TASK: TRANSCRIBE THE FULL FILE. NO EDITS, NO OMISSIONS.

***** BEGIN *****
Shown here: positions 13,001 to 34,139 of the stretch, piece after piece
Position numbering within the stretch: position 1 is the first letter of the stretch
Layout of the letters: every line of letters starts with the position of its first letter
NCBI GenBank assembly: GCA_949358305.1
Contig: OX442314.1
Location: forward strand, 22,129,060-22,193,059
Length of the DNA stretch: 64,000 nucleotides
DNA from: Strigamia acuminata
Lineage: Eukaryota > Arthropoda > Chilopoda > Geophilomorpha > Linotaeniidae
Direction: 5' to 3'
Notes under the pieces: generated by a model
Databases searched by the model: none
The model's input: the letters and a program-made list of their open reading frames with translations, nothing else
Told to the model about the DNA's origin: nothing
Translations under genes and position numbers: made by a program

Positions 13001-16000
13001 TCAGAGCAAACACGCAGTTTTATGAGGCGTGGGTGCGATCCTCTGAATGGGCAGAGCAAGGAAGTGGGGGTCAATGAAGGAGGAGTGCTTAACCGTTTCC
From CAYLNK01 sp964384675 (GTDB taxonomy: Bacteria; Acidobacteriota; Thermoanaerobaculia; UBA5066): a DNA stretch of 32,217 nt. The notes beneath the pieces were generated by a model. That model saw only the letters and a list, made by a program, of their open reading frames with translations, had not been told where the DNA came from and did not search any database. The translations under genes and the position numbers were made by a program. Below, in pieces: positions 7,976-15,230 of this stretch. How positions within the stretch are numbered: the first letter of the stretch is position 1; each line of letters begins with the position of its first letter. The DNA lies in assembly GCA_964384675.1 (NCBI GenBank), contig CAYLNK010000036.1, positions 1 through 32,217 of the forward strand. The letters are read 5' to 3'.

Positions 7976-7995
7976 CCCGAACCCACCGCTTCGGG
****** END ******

Shown here: positions 13,001 to 34,139 of the stretch, piece after piece
Position numbering within the stretch: position 1 is the first letter of the stretch
Layout of the letters: every line of letters starts with the position of its first letter
NCBI GenBank assembly: GCA_949358305.1
Contig: OX442314.1
Location: forward strand, 22,129,060-22,193,059
Length of the DNA stretch: 64,000 nucleotides
DNA from: Strigamia acuminata
Lineage: Eukaryota > Arthropoda > Chilopoda > Geophilomorpha > Linotaeniidae
Direction: 5' to 3'
Notes under the pieces: generated by a model
Databases searched by the model: none
The model's input: the letters and a program-made list of their open reading frames with translations, nothing else
Told to the model about the DNA's origin: nothing
Translations under genes and position numbers: made by a program

Positions 13001-16000
13001 TCAGAGCAAACACGCAGTTTTATGAGGCGTGGGTGCGATCCTCTGAATGGGCAGAGCAAGGAAGTGGGGGTCAATGAAGGAGGAGTGCTTAACCGTTTCC
From CAYLNK01 sp964384675 (GTDB taxonomy: Bacteria; Acidobacteriota; Thermoanaerobaculia; UBA5066): a DNA stretch of 32,217 nt. The notes beneath the pieces were generated by a model. That model saw only the letters and a list, made by a program, of their open reading frames with translations, had not been told where the DNA came from and did not search any database. The translations under genes and the position numbers were made by a program. Below, in pieces: positions 7,976-15,230 of this stretch. How positions within the stretch are numbered: the first letter of the stretch is position 1; each line of letters begins with the position of its first letter. The DNA lies in assembly GCA_964384675.1 (NCBI GenBank), contig CAYLNK010000036.1, positions 1 through 32,217 of the forward strand. The letters are read 5' to 3'.

Positions 7976-7995
7976 CCCGAACCCACCGCTTCGGG